Focus Groups

Focus group presentation

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Focus Groups by Mind Map: Focus Groups

1. Try This Exercise

1.1. Here are several situations when you might want to know more about community opinions before taking action. How useful would focus group be in each case?

1.1.1. A new strain of flu is going around. Half the town seems to be catching it. What should be done about it?

1.1.1.1. Controlling the flu is not a matter of citizen opinion, but rather of medical facts, and of public health prevention and treatment. A focus group is probably not helpful here

1.1.2. A wave of break-ins has hit a nearby neighborhood. How can this be stopped?

1.1.2.1. Increased police presence may help; but a structured discussion among neighbors might hit upon other useful solutions. A focus group could be quite worthwhile

1.1.3. A new playground is being planned. What features should go into it?

1.1.3.1. Citizen input is definitely called for here. A focus group could be an ideal way of finding it out

2. Conducting a Focus Group

2.1. Determine your purpose for conducting the focus group

2.1.1. These questions can be helpful in clarifying your purpose: What do I want to know? Why do I want to know it? What answers might I expect? What will I do with these answers to improve the program?

2.2. Select a sample population

2.2.1. The deal size of a focus group is 6-12 subjects. A facilitator and note-taker or someone to video tape the session/s.

2.2.2. A larger group will limit the detail of some responses as participants may feel pressure to share airtime with others

2.2.3. Participants in a smaller group may feel an uncomfortable pressure to talk more than they would otherwise to fill dead air.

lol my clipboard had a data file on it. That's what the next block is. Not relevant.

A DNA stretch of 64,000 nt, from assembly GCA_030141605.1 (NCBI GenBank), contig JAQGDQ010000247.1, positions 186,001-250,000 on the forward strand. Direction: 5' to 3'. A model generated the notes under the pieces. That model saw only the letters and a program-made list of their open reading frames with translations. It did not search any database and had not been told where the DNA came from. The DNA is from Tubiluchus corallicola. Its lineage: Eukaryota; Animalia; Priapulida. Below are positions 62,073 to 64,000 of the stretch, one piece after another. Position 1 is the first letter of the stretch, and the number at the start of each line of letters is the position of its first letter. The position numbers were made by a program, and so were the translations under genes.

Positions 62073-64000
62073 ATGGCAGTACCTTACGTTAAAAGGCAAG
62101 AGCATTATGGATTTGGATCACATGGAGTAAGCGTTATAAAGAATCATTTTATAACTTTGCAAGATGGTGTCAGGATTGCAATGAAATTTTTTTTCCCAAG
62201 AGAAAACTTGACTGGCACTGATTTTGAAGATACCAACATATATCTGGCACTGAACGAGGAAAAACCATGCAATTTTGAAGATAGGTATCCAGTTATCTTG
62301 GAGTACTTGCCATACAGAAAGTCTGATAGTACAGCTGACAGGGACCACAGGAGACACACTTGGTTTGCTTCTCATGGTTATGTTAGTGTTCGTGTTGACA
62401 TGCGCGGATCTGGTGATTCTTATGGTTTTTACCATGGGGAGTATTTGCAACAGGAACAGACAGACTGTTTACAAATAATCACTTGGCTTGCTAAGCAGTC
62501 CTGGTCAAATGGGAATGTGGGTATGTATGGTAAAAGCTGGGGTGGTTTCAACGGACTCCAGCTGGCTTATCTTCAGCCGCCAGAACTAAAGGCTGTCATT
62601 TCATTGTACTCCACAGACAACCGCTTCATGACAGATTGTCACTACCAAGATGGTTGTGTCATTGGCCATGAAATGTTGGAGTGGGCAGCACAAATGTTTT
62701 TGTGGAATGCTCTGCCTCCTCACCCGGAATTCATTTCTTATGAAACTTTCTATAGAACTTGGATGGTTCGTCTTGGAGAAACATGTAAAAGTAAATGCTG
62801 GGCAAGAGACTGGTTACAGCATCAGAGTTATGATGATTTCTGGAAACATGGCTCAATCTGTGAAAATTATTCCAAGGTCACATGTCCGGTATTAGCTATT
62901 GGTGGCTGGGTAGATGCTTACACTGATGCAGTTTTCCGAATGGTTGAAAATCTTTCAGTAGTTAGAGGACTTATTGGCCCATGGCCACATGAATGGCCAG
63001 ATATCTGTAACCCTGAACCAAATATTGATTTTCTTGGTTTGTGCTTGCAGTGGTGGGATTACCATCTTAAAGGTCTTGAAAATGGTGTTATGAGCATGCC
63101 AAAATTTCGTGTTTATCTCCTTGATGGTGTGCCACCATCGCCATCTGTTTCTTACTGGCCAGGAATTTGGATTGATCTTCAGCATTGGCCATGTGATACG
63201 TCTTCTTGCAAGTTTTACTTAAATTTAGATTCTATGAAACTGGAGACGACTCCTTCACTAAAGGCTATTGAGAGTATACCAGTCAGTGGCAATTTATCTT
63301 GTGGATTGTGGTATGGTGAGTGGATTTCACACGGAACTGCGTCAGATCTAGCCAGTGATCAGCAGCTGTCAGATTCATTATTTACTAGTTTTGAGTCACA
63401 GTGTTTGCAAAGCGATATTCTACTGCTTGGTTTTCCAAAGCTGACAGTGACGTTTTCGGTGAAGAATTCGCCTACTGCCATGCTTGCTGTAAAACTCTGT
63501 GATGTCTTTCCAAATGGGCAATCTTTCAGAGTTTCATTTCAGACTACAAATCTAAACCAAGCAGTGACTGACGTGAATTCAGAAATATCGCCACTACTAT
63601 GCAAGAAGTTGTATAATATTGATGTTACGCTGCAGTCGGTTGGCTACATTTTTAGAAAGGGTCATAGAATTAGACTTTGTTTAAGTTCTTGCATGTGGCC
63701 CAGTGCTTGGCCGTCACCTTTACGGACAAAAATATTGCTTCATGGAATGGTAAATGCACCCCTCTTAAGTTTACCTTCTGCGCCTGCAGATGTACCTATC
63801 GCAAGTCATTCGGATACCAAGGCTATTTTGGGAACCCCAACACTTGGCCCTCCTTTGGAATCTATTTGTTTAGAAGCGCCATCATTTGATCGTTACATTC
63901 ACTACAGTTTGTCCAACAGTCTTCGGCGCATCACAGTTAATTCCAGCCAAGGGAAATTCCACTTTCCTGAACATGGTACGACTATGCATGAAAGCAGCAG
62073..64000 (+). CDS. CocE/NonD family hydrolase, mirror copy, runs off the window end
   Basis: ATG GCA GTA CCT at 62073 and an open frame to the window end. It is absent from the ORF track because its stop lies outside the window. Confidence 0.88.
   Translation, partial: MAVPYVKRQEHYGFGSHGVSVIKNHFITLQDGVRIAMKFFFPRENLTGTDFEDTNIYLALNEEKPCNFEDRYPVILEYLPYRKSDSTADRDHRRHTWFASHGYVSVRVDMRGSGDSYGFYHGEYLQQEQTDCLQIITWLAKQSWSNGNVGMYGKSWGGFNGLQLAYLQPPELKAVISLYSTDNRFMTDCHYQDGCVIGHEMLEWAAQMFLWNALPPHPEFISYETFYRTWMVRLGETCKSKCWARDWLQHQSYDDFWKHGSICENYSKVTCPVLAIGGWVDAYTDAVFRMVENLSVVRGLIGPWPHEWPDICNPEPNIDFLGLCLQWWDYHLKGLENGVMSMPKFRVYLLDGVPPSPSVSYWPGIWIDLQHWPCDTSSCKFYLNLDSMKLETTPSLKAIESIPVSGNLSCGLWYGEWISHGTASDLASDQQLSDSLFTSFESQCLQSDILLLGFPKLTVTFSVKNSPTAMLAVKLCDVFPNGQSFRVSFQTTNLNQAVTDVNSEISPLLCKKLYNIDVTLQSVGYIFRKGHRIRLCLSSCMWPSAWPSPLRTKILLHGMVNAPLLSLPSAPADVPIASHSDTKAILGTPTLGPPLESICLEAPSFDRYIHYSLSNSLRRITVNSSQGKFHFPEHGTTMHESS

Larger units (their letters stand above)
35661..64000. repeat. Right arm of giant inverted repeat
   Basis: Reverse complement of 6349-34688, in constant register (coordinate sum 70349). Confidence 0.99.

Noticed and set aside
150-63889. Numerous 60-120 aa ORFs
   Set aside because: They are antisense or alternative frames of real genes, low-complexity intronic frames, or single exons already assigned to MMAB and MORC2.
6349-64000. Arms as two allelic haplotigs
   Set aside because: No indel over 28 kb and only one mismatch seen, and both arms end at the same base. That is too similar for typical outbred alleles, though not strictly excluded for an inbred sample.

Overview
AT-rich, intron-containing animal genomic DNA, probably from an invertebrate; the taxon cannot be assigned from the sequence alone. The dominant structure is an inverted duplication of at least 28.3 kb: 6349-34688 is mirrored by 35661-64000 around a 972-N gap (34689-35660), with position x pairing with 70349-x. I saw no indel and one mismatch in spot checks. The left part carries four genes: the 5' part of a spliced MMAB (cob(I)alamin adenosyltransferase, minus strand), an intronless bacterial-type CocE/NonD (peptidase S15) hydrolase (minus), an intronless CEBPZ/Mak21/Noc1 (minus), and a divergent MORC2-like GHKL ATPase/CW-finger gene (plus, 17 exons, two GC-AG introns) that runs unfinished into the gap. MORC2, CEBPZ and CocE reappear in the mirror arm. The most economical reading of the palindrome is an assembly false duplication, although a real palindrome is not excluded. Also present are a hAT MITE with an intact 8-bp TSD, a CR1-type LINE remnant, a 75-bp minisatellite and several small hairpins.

2.2.4. Nomination, Random Selection, All Members of The Same Group- already existing group, Same role/job title - all nurses, teachers etc. and Volunteers

2.3. The Setting

2.3.1. This could be a comfortable room; a quiet lounge with comfortable furniture as opposes to a brightly lit classroom or noisy space. The emphasis is on "comfortable"

2.4. Construct questions that gather information relevant to your purpose

2.4.1. Engagement Questions: Introduce participants to and make them comfortable with the topic of discussion

2.4.2. Exploratory Questions: get to the heart of the discussion ( How do you feel about .....)

2.4.3. Exit Questions:check to see if anything was missed in the discussion (Is there anything else you would like to say about .....)

2.5. Best Practices

2.5.1. Two researchers should conduct the focus group, one to lead the discussion and the other to primarily take notes

2.5.2. The discussion leader should begin by explaining the purpose and format of the focus group as well as noting methods of analysis (direct quotations, coding responses etc.) and confidentiality practices appropriate to your study

2.5.3. Useful to begin the focus group with a structured activity that requires participants to do small group work or individual writing in order to become engaged

2.5.3.1. Write down strength and weaknesses about the topic, rank in order of importance

2.5.3.2. Magazine or pictures have participants choose two, one that shows the current state of the program and one that shows how it should be. Small group discussions would follow

3. Analyzing the Data

3.1. This involves the development and assignment of themes and categories and looking for patterns and contrasts in the data. The process includes data reduction and interpretation of meaning

3.1.1. Transcript -based Analysis - the entire interview is transcribed. This establishes a permanent written record of the group discussion

3.1.1.1. Tape-based Analysis - the researcher listens to the tape of the focus group and creates an abridged transcript that focus only on the research questions to better understand tht phenomenon

3.1.1.1.1. Nonverbal communication, gestures and behavioral responses will not be reflected in a transcript. The researcher may supplement the transcript with additional observational data obtained during the interview

3.2. Qualitative Data Analysis Techniques

3.2.1. Constant Comparison Analysis - Three major stages 1. open coding - the data is chunked into small units and a descriptor or code is attached to each unit 2. axial coding - these codes are grouped into categories 3. selective/focused coding - researcher develops one or more themes that express the content of each of the groups.

3.2.2. Classical Content Analysis - create smaller chunks of the data and the placing a code with each chunk. However instead of creating themes these codes are placed into smaller groupings and counted ( the frequency of the code and also a rich description of the code)